Is TikTok’s ‘shoppertainment’ sales model pushing Gen Z into debt? Just look at the numbers | Iona Bain

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An infinite loop of shoppertainment.” That might sound like the premise for a new Black Mirror episode. But it’s actually marketing blurb from TikTok. As part of its sales pitch to brands, the Chinese-owned platform tells its clients it is “at the forefront” of persuading online consumers to part with their cash. It boasts of a unique business model that endlessly entices people to not only discover and buy new stuff but also become repeat customers.

Of course, anyone who has spent any time on TikTok, which claims to have more than a billion active monthly users, will already know this. Its famously sophisticated algorithm creates hyper-relevant, personalised feeds that are designed to keep us consuming content. “The algorithm tries to get people addicted rather than giving them what they really want,” Guillaume Chaslot, the founder of Paris-based AlgoTransparency, a group that has studied YouTube’s recommendation system, told the New York Times.

Whether that addictive algorithm is contributing to a rising trend of young people finding themselves in debt is an important consideration. More than half of 18- to 24-year-olds have either taken on new or additional debt in the past 12 months or expect to do so in the next 12 months, according to a survey in December by TSB bank. They are about seven times more likely to do so than their grandparents’ generation. The proportion of TSB’s 18- to 24-year-old customers going overdrawn was 10% higher in October 2022 than a year earlier.

It’s also clear that young people’s spending is influenced by what they see on social media. They say so themselves – videos featuring the hashtag #TikTokMadeMeBuyIt have more than 40bn views. TikTok’s own research found 52% of millennial users in the UK bought a product because they saw it on the site in the last year, rising to 60% of Gen Z users. And a 2021 Adweek survey in the US found TikTok users were potentially “the most dedicated group of buyers from social media”, and were also more likely to buy items promoted on platforms including Pinterest, YouTube, Snapchat, Reddit, and LinkedIn.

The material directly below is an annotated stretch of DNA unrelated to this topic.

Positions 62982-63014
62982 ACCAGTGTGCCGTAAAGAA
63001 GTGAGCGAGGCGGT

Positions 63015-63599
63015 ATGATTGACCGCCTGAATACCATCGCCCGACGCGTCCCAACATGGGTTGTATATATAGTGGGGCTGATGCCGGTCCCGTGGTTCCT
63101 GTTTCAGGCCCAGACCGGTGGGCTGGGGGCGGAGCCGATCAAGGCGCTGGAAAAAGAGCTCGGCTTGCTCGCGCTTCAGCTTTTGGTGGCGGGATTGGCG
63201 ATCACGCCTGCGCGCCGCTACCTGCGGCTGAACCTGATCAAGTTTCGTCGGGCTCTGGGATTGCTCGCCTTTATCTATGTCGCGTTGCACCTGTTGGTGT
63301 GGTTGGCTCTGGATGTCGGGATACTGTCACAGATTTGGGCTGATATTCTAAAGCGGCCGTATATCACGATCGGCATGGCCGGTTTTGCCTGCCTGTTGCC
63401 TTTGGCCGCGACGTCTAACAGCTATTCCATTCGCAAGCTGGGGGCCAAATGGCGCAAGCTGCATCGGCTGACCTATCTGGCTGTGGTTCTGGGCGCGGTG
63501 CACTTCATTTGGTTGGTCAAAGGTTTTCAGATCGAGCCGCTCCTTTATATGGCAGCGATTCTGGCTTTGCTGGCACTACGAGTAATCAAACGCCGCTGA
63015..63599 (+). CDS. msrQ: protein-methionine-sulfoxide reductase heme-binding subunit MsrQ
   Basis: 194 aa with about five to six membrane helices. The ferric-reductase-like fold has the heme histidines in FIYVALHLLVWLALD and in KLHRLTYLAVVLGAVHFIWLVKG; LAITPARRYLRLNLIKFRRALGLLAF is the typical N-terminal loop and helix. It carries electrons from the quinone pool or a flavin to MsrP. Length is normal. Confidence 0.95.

In the UK, data on how TikTok is influencing consumer behaviour has been scarce. We know that children were early adopters of the social media site, and 25% of its users are aged between 10 and 19. What is clear is that spending inducements, including ultra-targeted advertisements based on user data and in-video shopping links, are at the heart of TikTok’s business model. The company’s global ad revenue soared from $4bn in 2021 to over $11.6bn last year and it made $205m more from in-app purchases than Facebook, Twitter and Instagram combined.

There are small signs of a backlash. One influencer on the site, Paige Pritchard, recently went viral for discussing how TikTok can fuel overspending: “The more time I spend on this app, the more I’m seeing these themes coming through about what your consumption habits should look like that actually aren’t very normal.”

Examples of “cash-stuffing”, where young people put physical money into envelopes to avoid mindless digital shopping, have also become increasingly popular on the site. But such active and often laborious attempts to break free from a compulsion to spend remind us of how powerful the structures at play can be.

The algorithm creates a scarcity mindset among its users. As a poster on Reddit’s MakeUpRehab forum recently put it: “I find myself having this ‘omg I need to buy this NOW before TikTok causes it to sell out’ urge.” A behavioural economist could hardly put it better.

Teenagers and twentysomethings have always been susceptible to peer pressure, fear of missing out and over-consumption as they find their way in the world. But this problem is being compounded by patchy financial education in schools, compulsive technology at our fingertips and an increasingly invasive, hazardous consumer environment in which one-click purchases and borrowing through “buy now, pay later” options have never been easier.

Young people are already weathering acute financial and psychological pressures caused by the cost of living crisis. A Sky News-Ipsos poll found young people are cutting back on socialising, taking on more work and moving back in with their parents as they struggle to pay their bills. Data from Deloitte’s 2022 global Gen Z and Millennial Survey shows that a third of Gen Z respondents worry about the cost of living above all other concerns; 45% live paycheck to paycheck, and just over a quarter doubt they’ll retire comfortably.

Regulators have already taken aim at buy now, pay later schemes, promising tougher regulations to protect consumers. But I suspect tighter legislation will be no match for the power of shoppertainment in getting young people to part with their cash. When it comes to achieving greater financial justice, younger generations urgently need access to better financial education, and greater support to practise more awareness around social media hygiene if they are to escape a culture of chronic overspending.

#TikTokmademebuyit is no badge of honour for a generation already fighting multiple attacks on their expected wealth. It’s time to kick that “infinite loop” – and the billions it generates off our backs – into touch. Perhaps #IDontBuyTikTok could be a start?

Is TikTok’s ‘shoppertainment’ sales model pushing Gen Z into debt? Just look at the numbers | Iona Bain

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